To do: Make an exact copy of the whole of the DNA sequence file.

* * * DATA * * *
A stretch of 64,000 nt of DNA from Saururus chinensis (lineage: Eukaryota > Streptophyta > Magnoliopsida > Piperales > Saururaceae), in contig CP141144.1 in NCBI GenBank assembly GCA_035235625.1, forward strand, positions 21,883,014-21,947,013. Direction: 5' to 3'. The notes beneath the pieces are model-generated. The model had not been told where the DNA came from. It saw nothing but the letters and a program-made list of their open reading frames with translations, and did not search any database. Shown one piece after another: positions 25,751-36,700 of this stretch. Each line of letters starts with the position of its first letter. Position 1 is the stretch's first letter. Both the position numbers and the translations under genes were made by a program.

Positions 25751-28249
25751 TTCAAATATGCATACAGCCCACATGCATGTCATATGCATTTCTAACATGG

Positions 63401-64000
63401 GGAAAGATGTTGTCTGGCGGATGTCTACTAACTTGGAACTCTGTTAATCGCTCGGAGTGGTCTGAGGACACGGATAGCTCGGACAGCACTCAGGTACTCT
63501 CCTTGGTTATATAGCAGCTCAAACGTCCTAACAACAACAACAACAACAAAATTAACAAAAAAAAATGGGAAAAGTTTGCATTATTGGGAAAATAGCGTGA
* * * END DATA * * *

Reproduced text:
A stretch of 64,000 nt of DNA from Saururus chinensis (lineage: Eukaryota > Streptophyta > Magnoliopsida > Piperales > Saururaceae), in contig CP141144.1 in NCBI GenBank assembly GCA_035235625.1, forward strand, positions 21,883,014-21,947,013. Direction: 5' to 3'. The notes beneath the pieces are model-generated. The model had not been told where the DNA came from. It saw nothing but the letters and a program-made list of their open reading frames with translations, and did not search any database. Shown one piece after another: positions 25,751-36,700 of this stretch. Each line of letters starts with the position of its first letter. Position 1 is the stretch's first letter. Both the position numbers and the translations under genes were made by a program.

Positions 25751-28249
25751 TTCAAATATGCATACAGCCCACATGCATGTCATATGCATTTCTAACATGG

Positions 63401-64000
63401 GGAAAGATGTTGTCTGGCGGATGTCTACTAACTTGGAACTCTGTTAATCGCTCGGAGTGGTCTGAGGACACGGATAGCTCGGACAGCACTCAGGTACTCT
63501 CCTTGGTTATATAGCAGCTCAAACGTCCTAACAACAACAACAACAACAAAATTAACAAAAAAAAATGGGAAAAGTTTGCATTATTGGGAAAATAGCGTGA